Can't really argue about the term "meta-meta-system", since it's an ephemeral word I invented.

[Edit: nevermind. I understand. I don't need to wrangle. And Umbran makes a legitimate definition of system. Fair enough.]

But I/we diverge. This thread is about Forbeck's Marvel game. I suspect it's going to be marvelous!
 

Morrus

Well, that was fun
Staff member
CC is a license, fully owned and copyright by the Creative Commons non-profit 501(c)(3) corporation.
And so is the OGL - it's fully owned and copyright by WotC. Both are great.

But I/we diverge. This thread is about Forbeck's Marvel game. I suspect it's going to be marvelous!
A system, I meant. By that logic CC is a system.
 

Samurai

Explorer
So, I started playing RPGs with Tunnels and Trolls, and then AD&D.

Marvel Super Heroes was the first RPG I bought for myself - our D&D group was a bunch of avid comic book readers, and we jumped at the chance to play in the genre. I recognize the design isn't perfect, but boy did we have a lot of fun playing that game.

I did not get a chance to play the middle two. The Cortex game runs very well, imho, but I have issues with it over character generation and advancement. Good for an arc, but not for a campaign, again, imho.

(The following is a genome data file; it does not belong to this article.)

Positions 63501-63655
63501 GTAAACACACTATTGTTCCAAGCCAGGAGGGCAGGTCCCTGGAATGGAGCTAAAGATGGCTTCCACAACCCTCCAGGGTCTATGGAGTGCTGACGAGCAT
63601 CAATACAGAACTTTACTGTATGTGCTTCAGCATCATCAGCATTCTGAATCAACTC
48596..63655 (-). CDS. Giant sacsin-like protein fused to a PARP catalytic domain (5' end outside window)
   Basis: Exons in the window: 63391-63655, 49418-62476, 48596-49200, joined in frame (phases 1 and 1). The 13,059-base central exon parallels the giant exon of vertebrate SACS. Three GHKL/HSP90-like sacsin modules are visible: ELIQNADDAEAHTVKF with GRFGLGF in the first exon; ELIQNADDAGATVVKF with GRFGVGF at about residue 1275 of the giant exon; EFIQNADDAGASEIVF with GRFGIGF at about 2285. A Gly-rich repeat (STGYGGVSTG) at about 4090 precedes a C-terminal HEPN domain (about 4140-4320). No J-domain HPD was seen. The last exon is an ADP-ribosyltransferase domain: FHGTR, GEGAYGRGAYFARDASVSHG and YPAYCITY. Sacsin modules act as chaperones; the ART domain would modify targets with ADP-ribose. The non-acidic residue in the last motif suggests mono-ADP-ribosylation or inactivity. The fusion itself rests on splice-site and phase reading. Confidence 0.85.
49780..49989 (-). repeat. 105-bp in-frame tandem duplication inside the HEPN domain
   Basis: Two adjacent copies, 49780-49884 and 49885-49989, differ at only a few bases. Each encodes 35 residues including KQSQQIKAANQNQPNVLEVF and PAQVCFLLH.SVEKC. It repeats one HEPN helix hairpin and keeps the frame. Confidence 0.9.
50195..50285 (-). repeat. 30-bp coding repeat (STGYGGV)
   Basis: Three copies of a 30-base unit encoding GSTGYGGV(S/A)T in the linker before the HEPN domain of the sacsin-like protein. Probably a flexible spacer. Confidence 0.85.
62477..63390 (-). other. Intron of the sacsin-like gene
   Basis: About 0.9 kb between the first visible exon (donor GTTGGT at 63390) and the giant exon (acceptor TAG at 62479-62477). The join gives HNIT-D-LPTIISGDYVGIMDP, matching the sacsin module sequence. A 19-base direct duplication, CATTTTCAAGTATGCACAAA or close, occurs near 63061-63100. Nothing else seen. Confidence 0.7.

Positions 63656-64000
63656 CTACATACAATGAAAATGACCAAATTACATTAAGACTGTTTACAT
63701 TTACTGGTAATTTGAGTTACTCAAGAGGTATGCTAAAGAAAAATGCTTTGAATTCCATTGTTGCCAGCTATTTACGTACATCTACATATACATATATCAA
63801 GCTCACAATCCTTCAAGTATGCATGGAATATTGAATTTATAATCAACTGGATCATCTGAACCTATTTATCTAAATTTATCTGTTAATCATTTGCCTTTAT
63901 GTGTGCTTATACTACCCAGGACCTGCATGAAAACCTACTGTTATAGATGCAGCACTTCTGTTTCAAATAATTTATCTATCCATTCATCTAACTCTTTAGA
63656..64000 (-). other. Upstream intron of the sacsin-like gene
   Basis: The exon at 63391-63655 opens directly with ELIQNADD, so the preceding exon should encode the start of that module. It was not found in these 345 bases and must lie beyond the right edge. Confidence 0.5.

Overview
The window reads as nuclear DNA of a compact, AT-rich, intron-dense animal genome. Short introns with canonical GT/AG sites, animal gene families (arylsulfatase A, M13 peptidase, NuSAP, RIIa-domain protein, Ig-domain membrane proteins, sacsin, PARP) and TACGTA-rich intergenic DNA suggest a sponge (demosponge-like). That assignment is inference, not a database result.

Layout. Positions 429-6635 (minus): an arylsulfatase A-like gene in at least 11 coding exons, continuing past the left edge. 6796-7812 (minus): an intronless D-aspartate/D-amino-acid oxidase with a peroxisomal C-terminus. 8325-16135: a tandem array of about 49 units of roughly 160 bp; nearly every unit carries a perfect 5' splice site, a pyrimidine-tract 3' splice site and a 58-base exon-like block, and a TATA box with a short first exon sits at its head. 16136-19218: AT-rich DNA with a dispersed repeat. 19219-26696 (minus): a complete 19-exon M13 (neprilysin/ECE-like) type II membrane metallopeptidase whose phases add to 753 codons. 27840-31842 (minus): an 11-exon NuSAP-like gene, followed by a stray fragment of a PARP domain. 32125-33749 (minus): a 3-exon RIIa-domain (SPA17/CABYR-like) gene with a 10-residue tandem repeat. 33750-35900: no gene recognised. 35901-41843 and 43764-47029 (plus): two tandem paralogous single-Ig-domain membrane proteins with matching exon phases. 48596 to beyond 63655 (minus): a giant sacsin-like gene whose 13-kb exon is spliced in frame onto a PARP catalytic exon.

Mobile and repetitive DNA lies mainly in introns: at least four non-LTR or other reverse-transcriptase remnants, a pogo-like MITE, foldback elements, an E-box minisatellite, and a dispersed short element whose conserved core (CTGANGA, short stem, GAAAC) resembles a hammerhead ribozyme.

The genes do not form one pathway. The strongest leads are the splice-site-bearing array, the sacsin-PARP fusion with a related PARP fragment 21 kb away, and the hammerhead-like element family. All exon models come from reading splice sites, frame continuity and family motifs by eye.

I'll play M&M, but I find it a bit too fiddly to be my game of choice for supers-genre.
Another Super game system that I love is Icons. It's written by Steve Kenson, who has a long history creating Supers games, and it's a much lighter system that M&M!
 

pemerton

Legend
Right, amazing all those systems could legally be freely mixed and mashed together to form more and more systems, all as WotC-license-holders. Even if it hasn't happened. So OGL is a meta-system. A meta-meta-system.
When a game like Traveller is licensed under the OGL, there is no license with WotC except that which permits use of the OGL in which WotC owns the copyright.
 

Dungeonosophy

Adventurer
[Edit: I deleted my reply to "OGL as meta-meta-system license" subtopic; I don't want to hijack Forbeck's Marvel thread. Thank you!]